Creating a European space of debate: Europeanising the European elections

, by Kalojan Hoffmeister

Creating a European space of debate: Europeanising the European elections
Photo: © European Union 2018 - European Parliament

For European democracy to function properly, a public sphere is essential. Kalojan Hoffmeister, a student at the Humboldt European Law School, makes proposals for achieving a common space of debate. In the first part of his two-part article, he lists measures to ensure that European elections are truly an occasion for European debate.

Necessity of a European public space of debate

A common political discourse is constituent for any society and democracy. However, on a continental, transnational, multilingual and European scale it has never been easy to create such discourse. Many attempts have been made, including the creation of news channels like Euronews or the Franco-German TV channel ARTE. However, success has been limited. In reality, there are 28 different monologues in the Member States, as German finance minister Olaf Scholz put it in his speech on Europe at the Humboldt University Berlin last November. These monologues sometimes overlap – mostly in times of serious crises, however. [1]

Meanwhile, the necessity of a true European space of debate is now more important than ever. With difficult challenges arising outside and within the European Union, the European project is being put at risk. One could say we are at a crossroads. European citizens have to take a clear decision where they would like the continent to go. But in order to take such a decision collectively and to make sure that Europeans mean the same things, a common discourse on the future of the EU is needed. Such a discourse will not emerge out of the blue. It will rather develop over time. Yet, it has to start at some point. Here are some proposals that might help create a European public sphere.

Europeanise the European elections

Harmonisation of electoral rules

We all know how important European elections are for our common democracy. The elections legitimise our governance system and guarantee freedom and democracy on our continent. However, the fact that in 2014 only 43% of the European electorate voted, compared to 62% in 1979, is worrying.

One reason that might explain this low turnout could be that at the moment there is no real European democracy. There are rather 28 very different national democracies that happen to come together every five years. This becomes evident when one realises that Europeans don’t vote on the same day, that the electoral threshold in the Czech Republic is 5%, in Cyprus 1.8% while in Bulgaria there is none, and that we do not have a uniform age limit for when young people across Europe can stand in the European elections.

All of these differences across Member States make it complicated for normal citizens to understand the EU. How can one expect from citizens to talk about something that they can’t entirely understand? And when something is complicated, people often don’t engage. Which in the end leaves us with a missing common European discourse and leads to a low voter turnout that ultimately threatens the legitimacy of European governance as a whole.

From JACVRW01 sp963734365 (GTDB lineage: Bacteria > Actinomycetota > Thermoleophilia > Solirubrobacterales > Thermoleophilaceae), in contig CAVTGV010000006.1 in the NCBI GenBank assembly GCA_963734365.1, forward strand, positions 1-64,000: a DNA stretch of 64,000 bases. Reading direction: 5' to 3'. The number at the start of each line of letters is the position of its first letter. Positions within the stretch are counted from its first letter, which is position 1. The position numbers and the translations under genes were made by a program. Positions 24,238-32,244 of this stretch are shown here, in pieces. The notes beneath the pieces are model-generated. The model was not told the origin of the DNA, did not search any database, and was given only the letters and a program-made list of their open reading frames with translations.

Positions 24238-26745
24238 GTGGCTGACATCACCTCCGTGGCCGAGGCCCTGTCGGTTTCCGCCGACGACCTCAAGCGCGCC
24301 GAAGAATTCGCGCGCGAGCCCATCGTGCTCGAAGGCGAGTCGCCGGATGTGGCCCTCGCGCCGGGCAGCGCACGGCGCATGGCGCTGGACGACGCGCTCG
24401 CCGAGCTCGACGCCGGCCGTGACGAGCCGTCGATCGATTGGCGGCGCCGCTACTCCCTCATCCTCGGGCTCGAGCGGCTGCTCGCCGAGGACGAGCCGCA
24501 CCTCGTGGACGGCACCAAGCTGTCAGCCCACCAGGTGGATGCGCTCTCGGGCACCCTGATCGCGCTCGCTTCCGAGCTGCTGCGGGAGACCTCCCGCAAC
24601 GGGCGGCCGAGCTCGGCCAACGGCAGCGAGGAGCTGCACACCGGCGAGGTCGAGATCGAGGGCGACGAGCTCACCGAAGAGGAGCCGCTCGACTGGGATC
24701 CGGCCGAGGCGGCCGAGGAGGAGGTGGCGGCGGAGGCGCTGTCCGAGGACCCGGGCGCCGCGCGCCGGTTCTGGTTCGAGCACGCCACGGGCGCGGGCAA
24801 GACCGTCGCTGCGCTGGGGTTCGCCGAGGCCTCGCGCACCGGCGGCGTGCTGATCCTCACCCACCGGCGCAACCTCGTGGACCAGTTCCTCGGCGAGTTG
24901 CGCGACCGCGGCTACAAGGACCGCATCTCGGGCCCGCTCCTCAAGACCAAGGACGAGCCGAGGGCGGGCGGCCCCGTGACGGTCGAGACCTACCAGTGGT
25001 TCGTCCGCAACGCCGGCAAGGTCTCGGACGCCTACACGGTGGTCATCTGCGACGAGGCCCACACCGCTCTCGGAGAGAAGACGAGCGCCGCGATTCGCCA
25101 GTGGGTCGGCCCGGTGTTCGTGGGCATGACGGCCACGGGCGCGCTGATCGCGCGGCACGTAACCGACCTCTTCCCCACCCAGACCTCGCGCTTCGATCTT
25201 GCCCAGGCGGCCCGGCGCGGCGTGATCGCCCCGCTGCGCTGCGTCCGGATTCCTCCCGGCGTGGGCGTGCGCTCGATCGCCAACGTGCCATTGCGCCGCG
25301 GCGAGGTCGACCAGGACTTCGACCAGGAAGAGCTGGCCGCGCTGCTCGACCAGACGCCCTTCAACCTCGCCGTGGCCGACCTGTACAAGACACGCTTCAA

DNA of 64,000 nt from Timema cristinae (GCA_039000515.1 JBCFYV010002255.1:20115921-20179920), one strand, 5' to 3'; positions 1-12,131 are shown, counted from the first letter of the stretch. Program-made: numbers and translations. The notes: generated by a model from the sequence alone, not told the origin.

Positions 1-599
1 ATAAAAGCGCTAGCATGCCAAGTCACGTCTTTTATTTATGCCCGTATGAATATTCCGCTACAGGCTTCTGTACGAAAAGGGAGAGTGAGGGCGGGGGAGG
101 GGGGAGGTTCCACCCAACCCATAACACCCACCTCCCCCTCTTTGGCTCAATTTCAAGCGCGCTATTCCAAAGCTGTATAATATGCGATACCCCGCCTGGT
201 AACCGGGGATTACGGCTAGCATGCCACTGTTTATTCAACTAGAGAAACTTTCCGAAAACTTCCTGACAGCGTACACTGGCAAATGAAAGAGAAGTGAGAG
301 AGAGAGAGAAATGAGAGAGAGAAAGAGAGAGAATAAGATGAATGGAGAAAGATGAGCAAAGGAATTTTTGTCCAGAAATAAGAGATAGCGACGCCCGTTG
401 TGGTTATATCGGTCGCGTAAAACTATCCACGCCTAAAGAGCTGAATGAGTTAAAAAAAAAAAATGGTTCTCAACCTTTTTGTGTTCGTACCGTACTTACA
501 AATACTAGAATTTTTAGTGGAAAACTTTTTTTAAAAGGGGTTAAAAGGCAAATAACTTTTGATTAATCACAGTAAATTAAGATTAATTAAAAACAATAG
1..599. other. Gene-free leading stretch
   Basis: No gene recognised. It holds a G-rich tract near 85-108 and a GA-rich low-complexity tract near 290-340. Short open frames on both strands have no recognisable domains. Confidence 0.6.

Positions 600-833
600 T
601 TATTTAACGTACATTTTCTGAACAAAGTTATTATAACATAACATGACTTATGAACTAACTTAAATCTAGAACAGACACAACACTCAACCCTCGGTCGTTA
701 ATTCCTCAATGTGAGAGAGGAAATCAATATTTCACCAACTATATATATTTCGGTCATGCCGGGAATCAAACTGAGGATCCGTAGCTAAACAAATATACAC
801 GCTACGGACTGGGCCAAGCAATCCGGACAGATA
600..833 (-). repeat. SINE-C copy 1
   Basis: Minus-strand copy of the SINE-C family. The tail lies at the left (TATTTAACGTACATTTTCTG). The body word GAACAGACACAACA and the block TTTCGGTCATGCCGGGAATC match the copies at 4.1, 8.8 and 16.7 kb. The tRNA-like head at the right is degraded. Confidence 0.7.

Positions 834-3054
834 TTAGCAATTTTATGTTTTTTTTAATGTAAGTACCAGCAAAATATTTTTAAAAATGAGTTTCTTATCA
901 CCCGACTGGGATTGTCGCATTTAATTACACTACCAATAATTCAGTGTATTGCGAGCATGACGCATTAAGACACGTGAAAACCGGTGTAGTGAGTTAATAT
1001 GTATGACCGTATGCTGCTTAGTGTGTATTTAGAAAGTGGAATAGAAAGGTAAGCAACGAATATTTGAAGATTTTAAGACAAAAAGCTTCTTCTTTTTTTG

Therefore, one step that could be envisaged is to finally fully harmonise the European election codes. This means: One threshold, one day on which all Europeans vote, one common minimum age for candidates, one way of voting, be it preferential or closed lists. This would not only make the election process more understandable and therefore closer to the citizens but also contribute to the further Europeanisation of our continental democracy. European elections should not depend on national rules anymore.

Transnational lists

Another idea that frankly has re-gained some momentum again, after the election of French president Macron in 2017, is transnational lists. If we were to introduce transnational lists, European citizens would have two votes: one for their respective national parties in their constituency and a second vote for a transnational list created for one pan-European constituency.

As Brexit seemed inevitable and therefore the UK’s 73 EP seats could have been used for something new, the idea of transnational lists came ever closer to becoming reality. However, in January 2018 the European Parliament, most of all representatives from the EPP, ECR, ENF and the GUE/NGL, voted against the introduction of transnational lists.

Yet, what the MEPs of these political groups didn’t seem to realise is that transnational lists would have greatly contributed not only to a stronger European democracy but also to a common European public space of debate. Transnational candidates would have to campaign all across the continent, appearing on different national media formats and directly speaking to citizens from all corners of the EU. This would have led to the crystallisation of truly European public figures and personalities known to a broader European public. It would give Europe a “face” – someone in the debate with whom citizens could relate.

Wherever there are “celebrities” and tangible points for attracting interest, there is also a common space of debate. In addition, European political groups would become more prominent since on election day they would have been on all ballot boxes in the EU as well. Europeans from different Member States could finally have been given the chance to immediately understand the answer when asking each other what parties they prefer or not. A common political discourse on the basis of our elections could have started.